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On the Road Review: Honda HR-V, EX-L



Almost 40 years ago, Honda was on its third-generation Civic small car. Sensing American taste for all things larger, with more people and parcel space, brand managers created a five-door wagon version of the diminutive sedan/coupe. In 1985, they added a button on the dash to activate a part-time 4WD system — Real Time 4WD in Honda parlance. Honda was off to the races (sales-wise) as the Civic wagon became a popular seller in the Snowbelt.

A few years later, the CR-V compact crossover debuted, illustrating the lessons from the Civic wagon. Currently, the CR-V is Honda’s top-selling vehicle in America.

Today, we get the second generation of the subcompact HR-V. Formerly based on the tiny Fit, a model since discontinued, this new HR-V is a WOW improvement over its original version. Now based on the revised Civic’s Global Architecture, buyers should think of the new HR-V as a 7/8ths-scale CR-V — it’s that much different. And better.

The Civic foundation improves many aspects of the HR-V. The chassis, fully independent pieces at each corner, stretches out to 104.7 inches — a 2-inch gain that improves rear-seat passenger space. Overall length increases a whopping 9.4 inches, which adds more cargo room and a more comfortable front cabin. And, the 2.0-liter four-cylinder makes 17 hp more, up to 158 hp now, running through a CVT automatic transmission on all models — LX, Sport and EX-L.

Even the Real Time AWD works faster and apportions more power to the rear wheels when necessary as slippage occurs. While the CVT delivers three driving mode choices — Normal, Snow, Econ — there is no locking switch to keep AWD engaged as some rivals offer.

Descent control is new, for better off-pavement control. Plus, the latest HR-V adds a plethora of Honda’s electronic safety gear, systems like collision mitigation braking front and rear, blind-spot detection, parking sensors, cross-traffic alerts, auto high-beams and driver attention monitoring — all standard. With wider camera views, including an optional front camera on EX-L, the HR-V is nicely appointed.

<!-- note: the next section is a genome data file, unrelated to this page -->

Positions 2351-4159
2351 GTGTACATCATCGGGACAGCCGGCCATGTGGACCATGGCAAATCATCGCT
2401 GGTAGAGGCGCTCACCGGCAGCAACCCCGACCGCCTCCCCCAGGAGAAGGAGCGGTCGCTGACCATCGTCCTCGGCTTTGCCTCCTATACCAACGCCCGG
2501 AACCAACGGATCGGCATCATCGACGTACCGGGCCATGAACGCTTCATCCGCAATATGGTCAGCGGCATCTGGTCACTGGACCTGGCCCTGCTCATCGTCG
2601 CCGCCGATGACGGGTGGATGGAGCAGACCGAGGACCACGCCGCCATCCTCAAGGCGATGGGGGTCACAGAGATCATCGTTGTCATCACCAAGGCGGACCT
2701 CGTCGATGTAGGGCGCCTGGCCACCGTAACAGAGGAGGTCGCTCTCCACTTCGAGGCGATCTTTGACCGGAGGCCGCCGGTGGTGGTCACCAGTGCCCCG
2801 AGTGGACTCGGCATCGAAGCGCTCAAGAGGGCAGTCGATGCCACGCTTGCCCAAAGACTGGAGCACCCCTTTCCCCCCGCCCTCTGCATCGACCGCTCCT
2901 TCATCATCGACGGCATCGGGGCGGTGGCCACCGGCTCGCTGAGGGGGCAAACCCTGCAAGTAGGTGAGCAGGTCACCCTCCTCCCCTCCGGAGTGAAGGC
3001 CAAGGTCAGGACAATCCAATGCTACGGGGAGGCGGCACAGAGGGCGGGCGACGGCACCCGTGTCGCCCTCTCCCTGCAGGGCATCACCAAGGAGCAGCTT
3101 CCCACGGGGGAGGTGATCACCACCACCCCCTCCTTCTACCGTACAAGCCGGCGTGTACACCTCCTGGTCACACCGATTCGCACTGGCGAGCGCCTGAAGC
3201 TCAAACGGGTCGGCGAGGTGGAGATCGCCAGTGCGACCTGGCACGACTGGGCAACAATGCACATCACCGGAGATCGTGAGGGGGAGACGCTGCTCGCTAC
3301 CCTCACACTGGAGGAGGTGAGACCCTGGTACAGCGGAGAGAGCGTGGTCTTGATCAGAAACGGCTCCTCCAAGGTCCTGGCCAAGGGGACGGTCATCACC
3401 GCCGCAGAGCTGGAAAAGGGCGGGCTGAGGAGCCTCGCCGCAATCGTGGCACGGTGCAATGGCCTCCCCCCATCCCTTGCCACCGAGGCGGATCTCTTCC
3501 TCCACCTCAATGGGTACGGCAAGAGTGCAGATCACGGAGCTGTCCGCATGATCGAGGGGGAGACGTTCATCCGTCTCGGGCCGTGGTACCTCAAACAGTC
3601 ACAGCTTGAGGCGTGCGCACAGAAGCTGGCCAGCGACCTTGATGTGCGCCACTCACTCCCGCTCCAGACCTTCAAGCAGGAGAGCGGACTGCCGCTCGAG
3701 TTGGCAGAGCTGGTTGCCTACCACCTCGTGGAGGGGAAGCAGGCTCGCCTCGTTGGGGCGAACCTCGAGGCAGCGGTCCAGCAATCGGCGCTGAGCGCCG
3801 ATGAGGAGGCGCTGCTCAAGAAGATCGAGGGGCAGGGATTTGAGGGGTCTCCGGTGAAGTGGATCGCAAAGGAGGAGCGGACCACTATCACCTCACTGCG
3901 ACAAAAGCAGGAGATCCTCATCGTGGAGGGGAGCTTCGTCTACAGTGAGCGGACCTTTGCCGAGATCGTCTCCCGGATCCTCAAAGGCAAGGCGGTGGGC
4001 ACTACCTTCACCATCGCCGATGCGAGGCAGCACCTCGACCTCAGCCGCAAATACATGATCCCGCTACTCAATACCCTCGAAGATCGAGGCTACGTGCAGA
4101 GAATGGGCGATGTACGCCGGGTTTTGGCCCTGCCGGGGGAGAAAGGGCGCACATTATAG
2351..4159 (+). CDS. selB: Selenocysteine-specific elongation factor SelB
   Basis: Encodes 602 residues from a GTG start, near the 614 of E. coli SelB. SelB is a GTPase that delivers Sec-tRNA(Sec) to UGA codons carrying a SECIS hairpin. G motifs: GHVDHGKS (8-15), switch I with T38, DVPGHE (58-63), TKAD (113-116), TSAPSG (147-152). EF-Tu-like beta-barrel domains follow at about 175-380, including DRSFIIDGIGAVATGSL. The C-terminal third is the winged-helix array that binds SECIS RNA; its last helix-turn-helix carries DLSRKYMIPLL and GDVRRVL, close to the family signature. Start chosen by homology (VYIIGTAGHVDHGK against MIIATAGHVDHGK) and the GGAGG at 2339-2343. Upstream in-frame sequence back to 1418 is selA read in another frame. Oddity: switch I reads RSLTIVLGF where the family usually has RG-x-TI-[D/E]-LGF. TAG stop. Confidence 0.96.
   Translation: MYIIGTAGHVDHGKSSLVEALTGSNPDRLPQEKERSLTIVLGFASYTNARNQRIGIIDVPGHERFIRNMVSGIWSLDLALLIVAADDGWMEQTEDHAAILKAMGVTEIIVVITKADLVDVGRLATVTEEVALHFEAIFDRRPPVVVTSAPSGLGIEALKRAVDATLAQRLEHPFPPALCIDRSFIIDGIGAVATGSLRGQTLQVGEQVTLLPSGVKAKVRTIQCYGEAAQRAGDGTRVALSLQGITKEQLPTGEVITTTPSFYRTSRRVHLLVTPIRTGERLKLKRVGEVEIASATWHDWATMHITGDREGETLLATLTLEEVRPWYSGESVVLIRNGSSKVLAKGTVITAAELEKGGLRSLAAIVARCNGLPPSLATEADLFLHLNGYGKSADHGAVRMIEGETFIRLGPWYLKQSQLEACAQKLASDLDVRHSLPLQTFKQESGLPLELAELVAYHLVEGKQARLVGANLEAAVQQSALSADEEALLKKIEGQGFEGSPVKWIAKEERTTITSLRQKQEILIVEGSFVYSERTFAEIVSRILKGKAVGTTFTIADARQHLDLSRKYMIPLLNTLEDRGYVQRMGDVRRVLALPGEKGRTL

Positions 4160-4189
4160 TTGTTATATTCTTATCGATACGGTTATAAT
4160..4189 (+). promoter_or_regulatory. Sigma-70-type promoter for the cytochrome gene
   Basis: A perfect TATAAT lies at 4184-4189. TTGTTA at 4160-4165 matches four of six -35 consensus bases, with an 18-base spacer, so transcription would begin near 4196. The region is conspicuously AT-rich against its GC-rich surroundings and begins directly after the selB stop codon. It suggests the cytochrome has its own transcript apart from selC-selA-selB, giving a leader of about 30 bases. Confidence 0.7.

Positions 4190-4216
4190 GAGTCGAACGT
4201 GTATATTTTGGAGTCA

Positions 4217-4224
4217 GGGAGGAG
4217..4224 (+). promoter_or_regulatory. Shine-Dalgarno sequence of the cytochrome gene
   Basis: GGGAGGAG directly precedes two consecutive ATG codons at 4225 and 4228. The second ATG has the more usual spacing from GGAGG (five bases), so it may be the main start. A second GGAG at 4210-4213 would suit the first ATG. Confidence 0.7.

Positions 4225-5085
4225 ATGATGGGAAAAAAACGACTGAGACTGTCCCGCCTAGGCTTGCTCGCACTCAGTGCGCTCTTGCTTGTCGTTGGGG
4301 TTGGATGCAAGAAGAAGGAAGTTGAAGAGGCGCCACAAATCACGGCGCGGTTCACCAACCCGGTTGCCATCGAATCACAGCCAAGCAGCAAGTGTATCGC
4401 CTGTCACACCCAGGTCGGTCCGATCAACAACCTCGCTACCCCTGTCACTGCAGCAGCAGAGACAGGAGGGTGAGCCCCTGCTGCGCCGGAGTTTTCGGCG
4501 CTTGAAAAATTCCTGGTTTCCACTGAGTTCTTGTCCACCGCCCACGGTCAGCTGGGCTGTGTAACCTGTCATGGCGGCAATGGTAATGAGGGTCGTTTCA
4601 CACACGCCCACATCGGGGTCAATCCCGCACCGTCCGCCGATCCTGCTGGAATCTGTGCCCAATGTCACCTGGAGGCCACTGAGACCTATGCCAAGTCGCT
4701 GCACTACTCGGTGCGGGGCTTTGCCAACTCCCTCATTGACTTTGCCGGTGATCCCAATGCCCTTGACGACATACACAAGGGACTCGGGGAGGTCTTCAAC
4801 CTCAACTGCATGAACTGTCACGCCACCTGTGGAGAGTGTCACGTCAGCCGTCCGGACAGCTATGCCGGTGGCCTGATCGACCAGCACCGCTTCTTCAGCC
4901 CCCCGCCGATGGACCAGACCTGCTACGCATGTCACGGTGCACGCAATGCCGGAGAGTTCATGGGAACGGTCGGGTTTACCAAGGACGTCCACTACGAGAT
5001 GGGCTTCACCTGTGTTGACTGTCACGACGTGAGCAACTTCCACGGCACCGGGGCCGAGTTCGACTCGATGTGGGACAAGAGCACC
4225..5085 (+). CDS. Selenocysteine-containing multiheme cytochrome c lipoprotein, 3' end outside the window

This emphasis is clearly evident inside, where conventional controls complement modern instruments and functions. Yes, you get Apple/Android compatibility. Yes, you can have push-button start. Yes, there is a 9-inch function screen with apps. And yes, there are USB ports and wireless phone charging.

There is a normal shifter sticking up from the console. The upscale honeycomb grille from the Civic is included, but you get things not found in the Civic, like more sound insulation for a quieter cabin, plus seating that feels better.

Out back, you can lower the rear seatbacks from the cargo area — always a convenience underappreciated — while the cargo hold swallows 24 cubes of gear, substantially more than a Civic’s trunk. Fold the rear seats for a two-tier, almost flat load deck and the HR-V can hold up to 55 cubic feet of traveling stuff.

From the helm, the HR-V experience is closer to the Civic and driving bliss than the former edition could even dream about. Ride comfort and handling comportment are top-notch. The steering wheel feels just right, plus the visibility is very good. The quieter cabin cannot be overstated. The 2.0-liter four-cylinder won’t pin you in your seat when exercising the right pedal, yet our week together rendered 33 miles per gallon, which is better than the EPA estimates of 25/30 mpg, two miles per gallon less than front-drive-only models.

HR-V pricing starts at $24,895 for front-drive LX trim; add $1,500 for AWD. Sport begins at $26,895, while our EX-L AWD lists for $30,195 with Nordic Frost Pearl paint. Competitors include Jeep Compass, Kia Seltos, Subaru Crosstrek, Toyota Corolla Cross and the VW Taos.

The original HR-V was a solid performer; reliable, tough and very versatile but lacking in refinement. The second edition is a much more well-rounded machine.

Honda calls the new HR-V aspirational. The leap over the previous model — which actually had its best sales year ever last year — is impressive on all counts. It would be good to see an optional power liftgate offered, while Honda has not indicated if there will be a hybrid version soon.

Honda operates 18 manufacturing facilities in North America and is the largest engine manufacturer in the world. With the highest corporate average fuel economy rating of all U.S. automakers (EPA) and the lowest CO2 emissions, buyers can look at this affordable, efficient, comfortable HR-V and feel good about their automotive choice.

Next week: Volvo XC60 T8 Inscription Recharge

Tim Plouff

Tim Plouff

Columnist at The Ellsworth American
Tim Plouff has been reviewing automobiles in the pages of The Ellsworth American weekly for nearly two decades.
Tim Plouff

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